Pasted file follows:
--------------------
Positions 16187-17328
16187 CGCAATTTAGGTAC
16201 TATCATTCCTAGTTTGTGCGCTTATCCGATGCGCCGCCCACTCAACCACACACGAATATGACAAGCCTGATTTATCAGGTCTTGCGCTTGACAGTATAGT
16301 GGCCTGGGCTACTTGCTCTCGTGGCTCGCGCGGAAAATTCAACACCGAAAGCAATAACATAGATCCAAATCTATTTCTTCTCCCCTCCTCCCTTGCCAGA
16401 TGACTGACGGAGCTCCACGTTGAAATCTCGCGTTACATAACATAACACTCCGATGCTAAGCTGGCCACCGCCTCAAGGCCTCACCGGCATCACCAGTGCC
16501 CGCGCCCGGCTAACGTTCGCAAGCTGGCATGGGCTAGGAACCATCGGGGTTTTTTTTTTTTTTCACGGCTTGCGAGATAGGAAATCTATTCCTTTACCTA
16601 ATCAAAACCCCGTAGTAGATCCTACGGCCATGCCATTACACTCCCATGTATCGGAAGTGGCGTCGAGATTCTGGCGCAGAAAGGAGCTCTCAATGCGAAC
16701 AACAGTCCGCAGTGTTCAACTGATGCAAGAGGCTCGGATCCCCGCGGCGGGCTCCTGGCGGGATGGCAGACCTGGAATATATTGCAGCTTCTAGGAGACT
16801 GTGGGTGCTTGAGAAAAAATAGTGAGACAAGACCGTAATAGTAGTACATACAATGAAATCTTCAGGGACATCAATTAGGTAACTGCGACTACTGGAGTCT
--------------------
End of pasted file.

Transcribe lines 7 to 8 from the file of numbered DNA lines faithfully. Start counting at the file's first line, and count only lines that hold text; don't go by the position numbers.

16601 ATCAAAACCCCGTAGTAGATCCTACGGCCATGCCATTACACTCCCATGTATCGGAAGTGGCGTCGAGATTCTGGCGCAGAAAGGAGCTCTCAATGCGAAC
16701 AACAGTCCGCAGTGTTCAACTGATGCAAGAGGCTCGGATCCCCGCGGCGGGCTCCTGGCGGGATGGCAGACCTGGAATATATTGCAGCTTCTAGGAGACT